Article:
Tuesday, 19 March 2013

Damiano Damiani

Yet another obscure film director obit I’m afraid, and a bit of a late one too, but I learned today that Damiano Damiani passed away a few weeks back, aged 90, and thought it was worth pausing to mark the fact.

Damiani enjoyed a suitably epic career in Italian film and TV, working in some capacity in the industry from 1948 through to 2002, but to be honest most English-speaking film nerds probably remember him thing alone: 1966’s ‘Que Sabe?’ aka ‘A Bullet For The General’, an extraordinary piece of work that I think stands as one of the best post-1960 westerns made on either side of the Atlantic.

All of the Three Sergios went on to make movies with suspiciously similar plot-lines to Damiani’s film (Leone’s ‘Duck You Sucker’ / ‘A Fistful of Dynamite’, Corbucci’s ‘Companeros’, Sollima’s ‘Face To Face’), but, as immensely enjoyable as all those pictures are, for my money the sheer artistry and narrative intelligence of ‘Que Sabe?’ trumps them all. Without wishing to go overboard in my gushing, it is perhaps the best Spaghetti Western ever made, and it’s widely available on DVD too, so ferchrisake – if you like a good western, you know what to do.

Following that high water mark, Damiani seems to have generally aligned himself with the more high-minded, politically committed wing of Italian genre directors, echoing Sollima and Elio Petri in the way he detourned the conventions of crime flicks and melodrama, investigating the legacy of organised crime and institutional corruption in his homeland via such inherently controversial works as ‘Confessions of a Police Captain’ (1971), ‘How To Kill a Judge’ (1975) and ‘A Man On His Knees’ (1980), all of which have been on my “to watch” list for a while. Of course when Hollywood came calling, the best he could do was to take a bash at ‘Amityville II: The Possession’ (1982), but whatcha gonna do? Apparently it’s better than the first one at least.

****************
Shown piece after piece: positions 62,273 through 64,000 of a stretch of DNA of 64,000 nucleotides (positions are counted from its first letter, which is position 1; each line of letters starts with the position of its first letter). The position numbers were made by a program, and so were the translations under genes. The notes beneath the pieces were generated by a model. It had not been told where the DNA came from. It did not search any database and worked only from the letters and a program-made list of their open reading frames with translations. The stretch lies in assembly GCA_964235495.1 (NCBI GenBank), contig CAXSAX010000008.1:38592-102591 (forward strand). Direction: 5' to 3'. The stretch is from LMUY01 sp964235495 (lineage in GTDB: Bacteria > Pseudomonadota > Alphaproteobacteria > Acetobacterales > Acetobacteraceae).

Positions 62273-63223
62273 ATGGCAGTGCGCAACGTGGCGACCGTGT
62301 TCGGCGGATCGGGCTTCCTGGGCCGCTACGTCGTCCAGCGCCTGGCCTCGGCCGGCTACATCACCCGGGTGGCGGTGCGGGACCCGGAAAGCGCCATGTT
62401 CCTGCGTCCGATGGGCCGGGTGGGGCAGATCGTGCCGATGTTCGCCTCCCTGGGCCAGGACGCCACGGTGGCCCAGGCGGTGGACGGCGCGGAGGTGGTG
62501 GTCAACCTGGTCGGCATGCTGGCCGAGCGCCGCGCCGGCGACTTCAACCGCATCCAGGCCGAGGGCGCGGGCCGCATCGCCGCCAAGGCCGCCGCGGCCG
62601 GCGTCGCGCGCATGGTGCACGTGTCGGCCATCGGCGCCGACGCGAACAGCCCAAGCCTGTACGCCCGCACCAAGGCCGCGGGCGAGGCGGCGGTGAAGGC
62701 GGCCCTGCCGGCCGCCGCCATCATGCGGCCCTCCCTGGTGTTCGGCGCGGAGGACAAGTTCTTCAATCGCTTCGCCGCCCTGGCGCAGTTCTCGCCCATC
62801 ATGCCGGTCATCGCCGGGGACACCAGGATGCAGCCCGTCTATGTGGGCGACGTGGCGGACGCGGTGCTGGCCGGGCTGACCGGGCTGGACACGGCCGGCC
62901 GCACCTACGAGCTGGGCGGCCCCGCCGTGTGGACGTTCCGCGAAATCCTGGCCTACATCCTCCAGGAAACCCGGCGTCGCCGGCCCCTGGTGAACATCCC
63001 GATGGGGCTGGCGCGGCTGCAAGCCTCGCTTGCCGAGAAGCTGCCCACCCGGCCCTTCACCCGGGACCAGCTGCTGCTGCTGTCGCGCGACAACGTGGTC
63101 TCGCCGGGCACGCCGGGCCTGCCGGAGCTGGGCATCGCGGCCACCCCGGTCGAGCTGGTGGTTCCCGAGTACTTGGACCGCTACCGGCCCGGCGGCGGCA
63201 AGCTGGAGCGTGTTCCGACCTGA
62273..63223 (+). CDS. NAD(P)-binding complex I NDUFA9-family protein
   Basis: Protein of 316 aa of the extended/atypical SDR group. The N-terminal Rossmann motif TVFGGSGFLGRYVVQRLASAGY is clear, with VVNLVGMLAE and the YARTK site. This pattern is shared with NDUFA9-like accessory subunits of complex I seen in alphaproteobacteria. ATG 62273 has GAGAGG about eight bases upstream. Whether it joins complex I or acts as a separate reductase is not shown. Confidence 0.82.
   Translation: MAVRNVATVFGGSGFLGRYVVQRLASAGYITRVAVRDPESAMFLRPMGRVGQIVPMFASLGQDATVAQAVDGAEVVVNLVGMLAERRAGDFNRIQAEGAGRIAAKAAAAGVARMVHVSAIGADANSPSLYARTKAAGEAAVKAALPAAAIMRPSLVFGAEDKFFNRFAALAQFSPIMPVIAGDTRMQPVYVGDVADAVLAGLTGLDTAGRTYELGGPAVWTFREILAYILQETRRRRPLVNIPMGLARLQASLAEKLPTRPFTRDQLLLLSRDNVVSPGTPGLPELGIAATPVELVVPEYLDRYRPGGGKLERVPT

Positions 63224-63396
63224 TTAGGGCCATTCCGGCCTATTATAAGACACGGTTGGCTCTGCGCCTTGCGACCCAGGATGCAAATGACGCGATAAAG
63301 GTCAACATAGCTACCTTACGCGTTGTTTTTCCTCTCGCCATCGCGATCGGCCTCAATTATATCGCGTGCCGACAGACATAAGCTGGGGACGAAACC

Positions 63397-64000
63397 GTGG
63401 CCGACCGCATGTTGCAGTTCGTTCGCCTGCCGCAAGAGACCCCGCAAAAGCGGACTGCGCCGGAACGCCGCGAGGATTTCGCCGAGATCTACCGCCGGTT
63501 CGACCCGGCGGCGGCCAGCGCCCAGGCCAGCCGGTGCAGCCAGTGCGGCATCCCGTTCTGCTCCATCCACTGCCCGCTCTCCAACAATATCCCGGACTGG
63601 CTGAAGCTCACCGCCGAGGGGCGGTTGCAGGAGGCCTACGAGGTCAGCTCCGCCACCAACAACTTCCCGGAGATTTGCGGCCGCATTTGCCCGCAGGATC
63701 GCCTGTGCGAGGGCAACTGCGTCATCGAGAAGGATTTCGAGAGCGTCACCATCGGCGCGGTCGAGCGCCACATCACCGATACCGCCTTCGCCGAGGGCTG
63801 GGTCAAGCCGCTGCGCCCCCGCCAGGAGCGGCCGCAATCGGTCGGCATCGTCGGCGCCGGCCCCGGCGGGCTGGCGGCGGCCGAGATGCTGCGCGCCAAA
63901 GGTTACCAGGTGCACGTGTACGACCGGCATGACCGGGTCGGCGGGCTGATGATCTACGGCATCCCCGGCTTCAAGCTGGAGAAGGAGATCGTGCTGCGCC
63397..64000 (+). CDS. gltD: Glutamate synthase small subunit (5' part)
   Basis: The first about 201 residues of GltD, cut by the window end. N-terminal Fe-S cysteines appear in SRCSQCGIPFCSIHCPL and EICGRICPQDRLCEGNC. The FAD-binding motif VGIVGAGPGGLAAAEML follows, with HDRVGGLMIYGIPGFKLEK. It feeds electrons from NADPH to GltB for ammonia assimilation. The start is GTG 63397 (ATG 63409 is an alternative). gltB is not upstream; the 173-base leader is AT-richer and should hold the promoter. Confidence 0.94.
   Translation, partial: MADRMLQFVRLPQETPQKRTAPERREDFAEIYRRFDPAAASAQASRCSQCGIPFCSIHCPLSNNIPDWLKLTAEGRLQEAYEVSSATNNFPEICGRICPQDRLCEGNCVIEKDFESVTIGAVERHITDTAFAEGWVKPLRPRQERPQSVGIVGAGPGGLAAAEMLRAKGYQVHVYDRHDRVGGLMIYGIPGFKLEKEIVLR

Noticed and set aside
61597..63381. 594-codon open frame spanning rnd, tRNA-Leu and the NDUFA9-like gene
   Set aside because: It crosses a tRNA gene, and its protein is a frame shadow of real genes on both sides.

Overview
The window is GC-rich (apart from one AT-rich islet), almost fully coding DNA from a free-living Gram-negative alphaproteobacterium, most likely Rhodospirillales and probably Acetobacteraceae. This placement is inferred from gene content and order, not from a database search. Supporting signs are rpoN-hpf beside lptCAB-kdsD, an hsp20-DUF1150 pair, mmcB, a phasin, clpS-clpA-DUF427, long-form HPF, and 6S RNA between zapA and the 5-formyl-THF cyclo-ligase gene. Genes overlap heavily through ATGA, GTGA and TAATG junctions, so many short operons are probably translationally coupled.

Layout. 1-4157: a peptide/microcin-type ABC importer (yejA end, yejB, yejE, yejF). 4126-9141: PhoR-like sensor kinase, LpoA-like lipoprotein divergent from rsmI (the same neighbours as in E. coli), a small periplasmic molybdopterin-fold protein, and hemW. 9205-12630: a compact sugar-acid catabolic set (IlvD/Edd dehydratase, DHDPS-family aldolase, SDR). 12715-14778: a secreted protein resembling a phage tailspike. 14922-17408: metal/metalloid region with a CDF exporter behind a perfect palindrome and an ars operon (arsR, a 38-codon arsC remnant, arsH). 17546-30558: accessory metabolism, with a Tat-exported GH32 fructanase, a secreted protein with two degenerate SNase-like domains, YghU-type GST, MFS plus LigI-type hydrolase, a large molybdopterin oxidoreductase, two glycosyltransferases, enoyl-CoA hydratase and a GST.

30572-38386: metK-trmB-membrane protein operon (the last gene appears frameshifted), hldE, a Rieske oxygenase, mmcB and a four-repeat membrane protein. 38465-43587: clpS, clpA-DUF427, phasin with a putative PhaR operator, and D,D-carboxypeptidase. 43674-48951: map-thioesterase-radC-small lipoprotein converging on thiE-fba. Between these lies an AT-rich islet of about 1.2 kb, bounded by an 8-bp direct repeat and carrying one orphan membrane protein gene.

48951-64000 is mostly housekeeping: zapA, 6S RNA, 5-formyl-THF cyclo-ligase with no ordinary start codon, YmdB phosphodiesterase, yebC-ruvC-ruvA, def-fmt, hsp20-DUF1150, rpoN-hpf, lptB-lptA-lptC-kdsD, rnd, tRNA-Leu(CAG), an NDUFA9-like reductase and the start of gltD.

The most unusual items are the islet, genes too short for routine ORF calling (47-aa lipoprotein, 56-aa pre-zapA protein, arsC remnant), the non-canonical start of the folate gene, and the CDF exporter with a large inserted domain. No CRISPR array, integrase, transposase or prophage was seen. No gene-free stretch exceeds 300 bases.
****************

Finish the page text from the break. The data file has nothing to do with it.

A Guardian obit from Alex Cox (mainly dealing with ‘Que Sabe?’ and Damiani’s involvement with Leone’s disastrous ‘A Genius, Two Friends and An Idiot’), can be found here.


Elliot James said...

Confessions of a Police Captain is an excellent film, very gritty and downbeat with a very haunting score by Ortolani. Where is the quality DVD release?

The Witch in Love is an interesting film if slow. Adio, Senor Damiani.

Ben said...

I actually have "..Police Captain" up next on a cheap box set of Italian crime films I'm working my way through... very much looking forward to it (even in faded, possibly cropped, probably badly dubbed form).

This post on Mondo 70 links to a few reviews which offer an interesting insight into some of Damiani's other films: